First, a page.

Digital Moonscapes, Wendy Carlos, synthesizers - East Side
Thereís a Bird in My Fingerprint, Robert
Vassar, synthesizers - Initium 3002
Mr. Gerberís title is somewhat presumptuous for
it seeks to give the impression that his is a unique or at least
defining capability. In fact I know of at least four others who
are doing the same thing with entirely comparable skill in a classical
music style and dozens who work in the pop/New Age style. That
is my point in reviewing this disk along with two similar comparison
recordings. The subject recording and the comparison recordings
all have in common that they are produced on computer sequencer
controlled electronic music synthesisers. Each is the work of
a single person combining the functions of composer and performer.
All are presented on "vanity" record labels, that is,
the artist owns a piece of the label.
Gerber and Vassar utilize sampler technology,
but Carlos matched instrument sounds with constructed digital
sounds; by far the most tedious way of doing it, but the end result
is virtually the same. What we have here, in other words, is a
composer writing the music, performing it and selling the recording.
Few middle-persons are involved if any. Carlos certainly has the
most visible reputation, and that recording was originally released
on CD in the US by a major label. It is now only available on
this private label issue. The music on all these disks is, or
could be, written down in conventional score and could be performed
by real live performers (in Mr. Gerberís case we would also need
a sound effects artist), should they care to do so. So, technically
speaking this is not electronic music. It is conventionally written
music performed utilising recordings of real (or very realistically
matched) musical instruments assembled by a computer under the
control of a Ďconductorí who is also the composer.
The personalities involved here are certainly
diverse. Carlos was a physics major when captured by music, joining
the Columbia-Princeton Electronic Music Center, and finally producing
the outrageously popular LP "Switched on Bach" in 1968.
This album arguably began the whole thing as a public idea, utilising
the relatively primitive technology of the time. Robert Vassar
was born in Idaho and is a retired computer engineer and self-taught
musician and Mozart scholar. Like Carlos, Vassar builds his music
voice by voice, and his orchestra, like Stravinskyís, tends to
be a collection of chamber ensembles with much use of piano. It
was Gerberís reference to cannabis in the third movement of his
Symphony that suggested to me this comparison with Mr. Vassarís
"Morphean Fantasy," one of the selections on the album
described above. That derives from dreams occurring during anaesthetised
recovery from major surgery, chief among which was the mysterious
bird in his fingerprint which gives the album its title. Gerber
is a member of the California commercial music industry, working
from the Ďorchestral soundí on downwards. If his music sounds
like movie music itís probably because heís written a lot of it.
All three of these artists have produced numerous
disks of their music; Vassar only two with a third on the way.
That Mr. Vassar is a friend of mine is not the only reason I speak
well of him. Rather it is that we became friends in part because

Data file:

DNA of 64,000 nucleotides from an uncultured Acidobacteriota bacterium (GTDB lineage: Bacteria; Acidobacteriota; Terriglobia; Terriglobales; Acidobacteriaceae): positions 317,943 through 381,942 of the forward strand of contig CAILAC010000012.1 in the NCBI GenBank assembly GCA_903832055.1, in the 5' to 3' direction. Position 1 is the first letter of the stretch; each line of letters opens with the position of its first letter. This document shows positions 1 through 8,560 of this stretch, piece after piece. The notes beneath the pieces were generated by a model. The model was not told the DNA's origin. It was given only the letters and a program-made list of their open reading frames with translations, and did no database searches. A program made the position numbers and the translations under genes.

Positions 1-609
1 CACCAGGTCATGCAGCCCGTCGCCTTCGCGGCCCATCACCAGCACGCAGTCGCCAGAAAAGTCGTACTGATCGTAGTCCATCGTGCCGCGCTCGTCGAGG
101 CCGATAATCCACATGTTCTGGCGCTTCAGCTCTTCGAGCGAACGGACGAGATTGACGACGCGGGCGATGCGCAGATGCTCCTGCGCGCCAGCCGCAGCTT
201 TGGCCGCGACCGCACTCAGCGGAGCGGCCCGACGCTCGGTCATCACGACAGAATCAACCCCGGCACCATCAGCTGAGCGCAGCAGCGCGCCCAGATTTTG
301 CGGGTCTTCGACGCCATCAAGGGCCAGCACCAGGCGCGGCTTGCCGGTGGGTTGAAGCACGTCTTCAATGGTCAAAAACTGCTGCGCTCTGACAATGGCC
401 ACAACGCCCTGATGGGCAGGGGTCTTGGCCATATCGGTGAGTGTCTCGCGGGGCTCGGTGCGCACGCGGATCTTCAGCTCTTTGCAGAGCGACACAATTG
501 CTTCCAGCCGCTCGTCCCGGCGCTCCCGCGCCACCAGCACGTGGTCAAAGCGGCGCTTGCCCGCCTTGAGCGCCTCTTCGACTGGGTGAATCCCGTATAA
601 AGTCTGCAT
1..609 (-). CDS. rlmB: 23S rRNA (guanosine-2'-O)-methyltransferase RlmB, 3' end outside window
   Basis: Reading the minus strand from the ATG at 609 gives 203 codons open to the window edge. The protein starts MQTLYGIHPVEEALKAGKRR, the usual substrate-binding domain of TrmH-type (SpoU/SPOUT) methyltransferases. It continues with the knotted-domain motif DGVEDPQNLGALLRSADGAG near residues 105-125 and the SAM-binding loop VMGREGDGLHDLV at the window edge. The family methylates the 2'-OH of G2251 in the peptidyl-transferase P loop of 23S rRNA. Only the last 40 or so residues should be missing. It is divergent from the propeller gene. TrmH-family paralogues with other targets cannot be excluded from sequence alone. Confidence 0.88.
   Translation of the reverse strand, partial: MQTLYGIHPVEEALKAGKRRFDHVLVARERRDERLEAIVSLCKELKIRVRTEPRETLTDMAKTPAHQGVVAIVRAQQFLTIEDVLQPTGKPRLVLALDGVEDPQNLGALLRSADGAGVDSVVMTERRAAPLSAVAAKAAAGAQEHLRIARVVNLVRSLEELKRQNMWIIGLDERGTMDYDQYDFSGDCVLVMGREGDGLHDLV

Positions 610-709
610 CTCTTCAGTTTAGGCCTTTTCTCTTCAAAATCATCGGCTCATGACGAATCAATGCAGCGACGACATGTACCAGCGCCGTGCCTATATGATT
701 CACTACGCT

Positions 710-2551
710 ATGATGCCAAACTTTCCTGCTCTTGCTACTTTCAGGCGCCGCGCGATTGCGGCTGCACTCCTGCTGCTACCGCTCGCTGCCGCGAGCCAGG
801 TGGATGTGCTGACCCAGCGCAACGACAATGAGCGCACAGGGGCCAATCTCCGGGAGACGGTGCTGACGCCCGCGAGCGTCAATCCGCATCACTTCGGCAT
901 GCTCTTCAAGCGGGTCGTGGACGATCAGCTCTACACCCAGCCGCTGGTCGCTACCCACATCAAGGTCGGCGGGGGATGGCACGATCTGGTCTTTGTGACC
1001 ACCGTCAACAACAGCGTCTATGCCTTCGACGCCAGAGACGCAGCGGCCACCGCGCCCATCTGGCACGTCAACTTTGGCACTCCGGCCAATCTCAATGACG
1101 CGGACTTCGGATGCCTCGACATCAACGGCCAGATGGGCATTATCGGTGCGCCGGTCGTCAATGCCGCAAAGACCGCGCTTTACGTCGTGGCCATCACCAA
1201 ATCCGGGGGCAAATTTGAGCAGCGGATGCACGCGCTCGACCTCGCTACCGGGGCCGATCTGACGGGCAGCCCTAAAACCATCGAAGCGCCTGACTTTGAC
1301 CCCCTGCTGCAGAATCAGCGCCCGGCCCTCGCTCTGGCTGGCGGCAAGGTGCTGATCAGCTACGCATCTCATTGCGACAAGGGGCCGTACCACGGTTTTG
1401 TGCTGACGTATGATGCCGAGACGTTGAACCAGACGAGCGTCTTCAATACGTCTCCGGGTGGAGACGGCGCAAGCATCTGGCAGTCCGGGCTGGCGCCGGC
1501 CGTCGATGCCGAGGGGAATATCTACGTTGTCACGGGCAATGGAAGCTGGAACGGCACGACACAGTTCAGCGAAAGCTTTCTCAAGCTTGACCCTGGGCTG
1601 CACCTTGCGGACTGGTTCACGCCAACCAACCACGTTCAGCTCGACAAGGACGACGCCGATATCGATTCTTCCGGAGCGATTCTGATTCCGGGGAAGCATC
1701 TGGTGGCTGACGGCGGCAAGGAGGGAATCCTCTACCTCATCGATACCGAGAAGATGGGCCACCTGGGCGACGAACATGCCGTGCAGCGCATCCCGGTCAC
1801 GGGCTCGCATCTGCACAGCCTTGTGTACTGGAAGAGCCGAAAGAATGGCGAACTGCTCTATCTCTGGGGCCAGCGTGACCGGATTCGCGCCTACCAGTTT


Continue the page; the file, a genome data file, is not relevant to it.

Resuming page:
I admire his music, and that music will certainly stand comparison
with the best of them. Carlosís suite of pieces invites comparison
with Holstís Planets, but that is unfortunate for here
is none of the grandeur, mystery, richness, rhythmic integrity
or exquisite tunefulness of Holst. This release does sound sort
of like a real symphony orchestra and the music is at times entertaining
even if you canít remember a note of it afterwards.
Mr. Gerber is very active in the "San Francisco"
music scene and that explains a great deal about him. One musical
directory website includes Mr. Gerber not in its "Classical
Composer" section, but in the category of "New Music,
Film Music, Electronic, Pop, Arranger". Accordingly one is
not surprised when the first movement of the his Symphony
sounds like StarGate goes Saturday Night Live, but he does have
the best string section patch Iíve ever heard - even better than
Carlosís. He also has some very fine human voice samples, but
virtually everything else sounds fakey, rather like a small electric
organ. Lament, which isnít very, features a New Age moonbeam
chorus and a few skyrockets fly through the room. The third movement
is entitled "Joy of Cannabis", but Mr. Gerber apparently
combines meth with his smokes and his cannabis trip sounds like
Aaron Copland meets the Chorus line on Broadway. With the fourth
movement itís StarGate takes a short trip on the BART or maybe
in a fast machine. The Essay is Gerberís best selection
on the disk. Except for a few vaguely orchestral episodes itís
pure New Age in style, but not spooky enough to be successful
in that genre. I think this is not so much crossover music as
something that got stuck outside with nowhere to go. In words
written in another context by a more distinguished critic (Raymond
Tuttle writing in Fanfare) than I, is Gerberís compositional
style bland and aimless? Is his sense of form obscure? Are his
melodies undistinguished? Or is it only that they sound that way?
In this horse race Vassar is the clear winner,
with Carlos not too far behind, even if that isnít what we set
out to talk about. Initium CDs are available direct from Initium,
28140 Hop Road, Caldwell, Idaho 83607 USA, (208) 455-8604. The
other disks are currently commercially distributed.